What is more frustrating is that the Oregon run game was highly successful in the open field against Washington State, and there was plenty of time on the clock. The run game sets up the passing game, especially opening up those deep passing plays by forcing opposing safeties to play closer to the line of scrimmage.
Going to a pass-only offense can easily set the offense behind schedule and behind the sticks, leading to long third downs. That is exactly what happened after the much-needed turnover mentioned before. If the run game is effective and there is time on the clock, Dillingham must continue to run the ball, especially when Oregon is down and trying to claw their way back.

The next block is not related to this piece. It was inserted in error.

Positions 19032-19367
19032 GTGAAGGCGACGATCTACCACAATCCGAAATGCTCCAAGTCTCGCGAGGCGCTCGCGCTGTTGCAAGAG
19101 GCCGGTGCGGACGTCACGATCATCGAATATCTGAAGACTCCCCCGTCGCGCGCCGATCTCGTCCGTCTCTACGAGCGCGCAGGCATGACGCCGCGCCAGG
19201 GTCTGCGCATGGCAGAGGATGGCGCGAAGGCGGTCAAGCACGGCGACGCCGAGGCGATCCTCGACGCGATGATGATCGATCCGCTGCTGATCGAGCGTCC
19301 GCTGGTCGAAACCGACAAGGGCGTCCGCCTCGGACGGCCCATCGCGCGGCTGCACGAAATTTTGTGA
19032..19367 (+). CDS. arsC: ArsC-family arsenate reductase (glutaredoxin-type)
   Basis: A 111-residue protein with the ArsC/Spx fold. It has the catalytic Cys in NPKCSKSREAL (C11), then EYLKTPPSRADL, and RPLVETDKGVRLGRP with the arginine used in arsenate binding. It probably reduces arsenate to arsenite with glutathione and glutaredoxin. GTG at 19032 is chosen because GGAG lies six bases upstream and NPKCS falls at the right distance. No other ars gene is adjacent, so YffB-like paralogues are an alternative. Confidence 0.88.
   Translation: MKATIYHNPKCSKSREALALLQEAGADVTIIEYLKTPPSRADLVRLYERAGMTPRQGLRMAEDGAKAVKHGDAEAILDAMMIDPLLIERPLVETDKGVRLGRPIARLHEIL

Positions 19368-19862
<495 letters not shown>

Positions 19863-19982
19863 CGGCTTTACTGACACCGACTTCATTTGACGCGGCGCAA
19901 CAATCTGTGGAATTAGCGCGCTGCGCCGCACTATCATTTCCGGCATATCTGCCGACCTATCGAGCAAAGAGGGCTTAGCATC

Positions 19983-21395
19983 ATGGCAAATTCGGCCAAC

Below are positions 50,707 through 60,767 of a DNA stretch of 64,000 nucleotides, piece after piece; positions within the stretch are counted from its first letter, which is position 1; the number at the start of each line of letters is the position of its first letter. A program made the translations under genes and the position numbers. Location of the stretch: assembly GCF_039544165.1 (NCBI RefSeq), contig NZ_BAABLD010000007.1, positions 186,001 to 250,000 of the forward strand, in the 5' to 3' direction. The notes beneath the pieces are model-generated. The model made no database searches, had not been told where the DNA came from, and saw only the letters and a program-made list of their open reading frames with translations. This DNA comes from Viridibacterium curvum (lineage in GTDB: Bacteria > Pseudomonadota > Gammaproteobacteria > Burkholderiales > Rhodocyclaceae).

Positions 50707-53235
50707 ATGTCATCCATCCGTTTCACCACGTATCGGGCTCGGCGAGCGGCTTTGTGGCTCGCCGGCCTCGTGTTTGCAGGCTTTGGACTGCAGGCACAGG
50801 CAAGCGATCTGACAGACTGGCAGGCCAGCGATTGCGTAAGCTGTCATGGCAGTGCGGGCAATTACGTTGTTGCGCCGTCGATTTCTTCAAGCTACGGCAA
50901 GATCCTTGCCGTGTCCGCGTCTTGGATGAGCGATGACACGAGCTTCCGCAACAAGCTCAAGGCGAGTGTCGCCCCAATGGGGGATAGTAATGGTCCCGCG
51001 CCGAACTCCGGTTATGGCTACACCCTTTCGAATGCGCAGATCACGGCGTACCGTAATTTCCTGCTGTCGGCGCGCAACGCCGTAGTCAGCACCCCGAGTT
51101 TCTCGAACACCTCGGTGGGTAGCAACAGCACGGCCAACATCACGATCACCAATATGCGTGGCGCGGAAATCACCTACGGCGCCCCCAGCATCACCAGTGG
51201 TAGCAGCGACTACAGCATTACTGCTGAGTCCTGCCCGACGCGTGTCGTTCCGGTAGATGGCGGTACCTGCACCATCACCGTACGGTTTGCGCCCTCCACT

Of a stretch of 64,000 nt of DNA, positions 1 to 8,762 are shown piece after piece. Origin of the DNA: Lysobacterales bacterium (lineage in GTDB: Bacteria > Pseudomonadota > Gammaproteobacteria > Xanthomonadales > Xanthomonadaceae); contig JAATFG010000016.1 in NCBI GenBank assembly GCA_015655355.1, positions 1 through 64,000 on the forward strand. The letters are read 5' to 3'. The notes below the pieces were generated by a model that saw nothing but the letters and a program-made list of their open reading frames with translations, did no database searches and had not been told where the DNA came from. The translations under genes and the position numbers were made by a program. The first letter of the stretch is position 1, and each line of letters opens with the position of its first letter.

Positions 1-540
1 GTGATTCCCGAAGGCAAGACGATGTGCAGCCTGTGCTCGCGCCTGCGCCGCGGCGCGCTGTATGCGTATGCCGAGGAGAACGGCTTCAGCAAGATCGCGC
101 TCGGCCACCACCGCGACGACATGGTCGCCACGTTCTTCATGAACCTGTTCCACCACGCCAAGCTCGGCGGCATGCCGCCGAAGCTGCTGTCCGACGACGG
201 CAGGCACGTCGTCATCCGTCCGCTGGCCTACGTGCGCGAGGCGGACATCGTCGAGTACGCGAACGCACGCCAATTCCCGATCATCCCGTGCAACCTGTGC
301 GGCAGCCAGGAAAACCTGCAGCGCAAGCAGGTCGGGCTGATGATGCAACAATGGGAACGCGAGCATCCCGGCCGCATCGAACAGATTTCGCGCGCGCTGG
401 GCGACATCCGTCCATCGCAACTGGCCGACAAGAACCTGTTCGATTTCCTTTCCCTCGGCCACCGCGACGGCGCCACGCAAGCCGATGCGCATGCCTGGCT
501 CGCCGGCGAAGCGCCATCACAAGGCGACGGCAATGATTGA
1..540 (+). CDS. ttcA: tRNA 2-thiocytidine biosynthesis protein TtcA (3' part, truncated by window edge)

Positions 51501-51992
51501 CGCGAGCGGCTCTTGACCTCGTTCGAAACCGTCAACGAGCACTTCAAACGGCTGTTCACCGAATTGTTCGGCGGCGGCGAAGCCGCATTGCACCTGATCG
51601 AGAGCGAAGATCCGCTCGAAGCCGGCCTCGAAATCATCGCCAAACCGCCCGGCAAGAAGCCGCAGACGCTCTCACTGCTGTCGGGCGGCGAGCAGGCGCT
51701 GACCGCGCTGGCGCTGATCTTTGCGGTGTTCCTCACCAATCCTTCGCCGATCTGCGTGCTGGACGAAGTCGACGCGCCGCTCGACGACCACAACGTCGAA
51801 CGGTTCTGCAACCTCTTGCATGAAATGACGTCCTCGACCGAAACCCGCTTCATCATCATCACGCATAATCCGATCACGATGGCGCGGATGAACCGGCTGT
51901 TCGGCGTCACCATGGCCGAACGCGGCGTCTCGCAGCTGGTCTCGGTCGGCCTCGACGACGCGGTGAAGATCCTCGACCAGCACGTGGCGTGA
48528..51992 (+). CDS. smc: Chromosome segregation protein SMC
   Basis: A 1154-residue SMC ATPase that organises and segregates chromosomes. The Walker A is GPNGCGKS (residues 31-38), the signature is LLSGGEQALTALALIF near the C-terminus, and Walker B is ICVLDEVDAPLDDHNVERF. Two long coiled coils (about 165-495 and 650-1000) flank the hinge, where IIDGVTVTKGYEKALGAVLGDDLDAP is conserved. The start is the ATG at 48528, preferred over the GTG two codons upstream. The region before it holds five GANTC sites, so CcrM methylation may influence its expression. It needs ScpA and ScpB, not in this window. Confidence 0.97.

Dillingham Needs to Take Some Early Shots
Oregon hasn’t taken too many deep shots on the year so far. But what became blatantly apparent as the game progressed was that Oregon’s receivers were getting separation from Washington State defensive backs. And the play that put Oregon in the lead for the first time was a deep shot to Troy Franklin. Franklin, on the whole, had a fantastic day and made a bunch of critical catches to keep drives alive, but the play that kept hopes of a comeback alive was a 50-yard touchdown reception.
Earlier in the game, Kris Hutson had a nice grab that put Oregon in the red zone, as well. These receivers have done an incredible job blocking all year, and now it is time for some more deep shots to feed these receivers. They can do it, they just need the opportunities, and there should be many more opportunities in the coming weeks.